Parents are coming under pressure to buy expensive gadgets such as the iPad to aid their children’s education, as schools struggle to fund the Scottish Government’s push for all-digital classrooms.
As the new school year begins, the average school bag now contains top-of-the-range devices worth £270, more than twice the value seen last year. The research from comparison site Uswitch also found a quarter of all families have spent at least £400 on technology, while half of all parents have been compelled to buy new gadgets specifically for this school term, typically worth £134.
It follows separate research, which found that one in four parents of children at primary school admit to buying a computer to help with homework, rising to half of all households when children reach secondary school. According to retailer Laptopsdirect, more than 60 per cent of families say technology costs have been a “financial burden” while half of those surveyed said they had spent more than they could afford.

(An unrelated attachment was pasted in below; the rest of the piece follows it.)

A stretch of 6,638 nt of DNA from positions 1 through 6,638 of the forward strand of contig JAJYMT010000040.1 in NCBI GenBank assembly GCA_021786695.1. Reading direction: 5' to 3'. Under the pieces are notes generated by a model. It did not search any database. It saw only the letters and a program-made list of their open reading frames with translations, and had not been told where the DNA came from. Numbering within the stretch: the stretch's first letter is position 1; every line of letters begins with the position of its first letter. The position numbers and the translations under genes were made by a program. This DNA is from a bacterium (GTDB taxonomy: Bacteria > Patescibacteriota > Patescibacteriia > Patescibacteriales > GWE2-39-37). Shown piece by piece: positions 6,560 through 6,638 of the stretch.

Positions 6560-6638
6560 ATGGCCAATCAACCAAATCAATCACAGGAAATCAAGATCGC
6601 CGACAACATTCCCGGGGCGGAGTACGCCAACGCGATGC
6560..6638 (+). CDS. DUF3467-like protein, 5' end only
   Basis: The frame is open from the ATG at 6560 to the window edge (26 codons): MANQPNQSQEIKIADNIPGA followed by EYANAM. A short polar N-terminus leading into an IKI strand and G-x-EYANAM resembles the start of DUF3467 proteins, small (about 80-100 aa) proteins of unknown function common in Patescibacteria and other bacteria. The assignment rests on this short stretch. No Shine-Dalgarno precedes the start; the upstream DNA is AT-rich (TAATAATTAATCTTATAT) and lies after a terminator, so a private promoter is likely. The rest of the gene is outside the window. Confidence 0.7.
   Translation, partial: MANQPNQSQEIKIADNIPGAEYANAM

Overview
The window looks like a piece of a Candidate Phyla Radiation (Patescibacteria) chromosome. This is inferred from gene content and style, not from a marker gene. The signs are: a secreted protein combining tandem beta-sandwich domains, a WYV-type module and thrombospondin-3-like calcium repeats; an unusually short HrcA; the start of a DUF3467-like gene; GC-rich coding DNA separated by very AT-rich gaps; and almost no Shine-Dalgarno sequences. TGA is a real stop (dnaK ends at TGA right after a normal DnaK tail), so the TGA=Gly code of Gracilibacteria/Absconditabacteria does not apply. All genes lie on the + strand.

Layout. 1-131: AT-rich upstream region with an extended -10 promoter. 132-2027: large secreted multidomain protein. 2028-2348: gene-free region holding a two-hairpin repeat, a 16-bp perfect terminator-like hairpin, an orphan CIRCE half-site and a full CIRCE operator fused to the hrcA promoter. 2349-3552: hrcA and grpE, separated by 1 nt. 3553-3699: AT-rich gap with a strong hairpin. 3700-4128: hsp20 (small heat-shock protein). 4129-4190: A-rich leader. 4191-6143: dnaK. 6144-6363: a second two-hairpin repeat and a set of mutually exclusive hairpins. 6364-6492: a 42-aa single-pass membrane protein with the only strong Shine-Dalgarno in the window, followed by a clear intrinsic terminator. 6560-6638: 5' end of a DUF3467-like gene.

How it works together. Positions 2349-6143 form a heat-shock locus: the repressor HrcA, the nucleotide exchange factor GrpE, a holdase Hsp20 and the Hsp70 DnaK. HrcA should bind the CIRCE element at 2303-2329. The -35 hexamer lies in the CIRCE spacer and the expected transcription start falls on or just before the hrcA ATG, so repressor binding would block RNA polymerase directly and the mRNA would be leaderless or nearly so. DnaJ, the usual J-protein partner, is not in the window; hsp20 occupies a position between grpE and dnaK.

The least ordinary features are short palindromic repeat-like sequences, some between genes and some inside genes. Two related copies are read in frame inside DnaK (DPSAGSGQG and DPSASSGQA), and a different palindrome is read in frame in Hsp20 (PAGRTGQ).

The Scottish Government has been a strong advocate of digital learning, establishing a national intranet services for schools – Glow – and helping at least 10 local authorities to lend free iPads to pupils.
But in the future, it may be parents – not schools – who will have to foot the bill for the digital revolution in schools. Councils such as Argyle & Bute, Highland and South Lanarkshire have piloted a “bring your own device” scheme, which sees pupils use their own tablets in the classroom.
Rob Hilborn, head of strategy at comparison site Broadband Genie, confirmed that many schools now require kids to have iPads, or at least access to a computer outside school time, and that this can put “a great deal of pressure” on parents.
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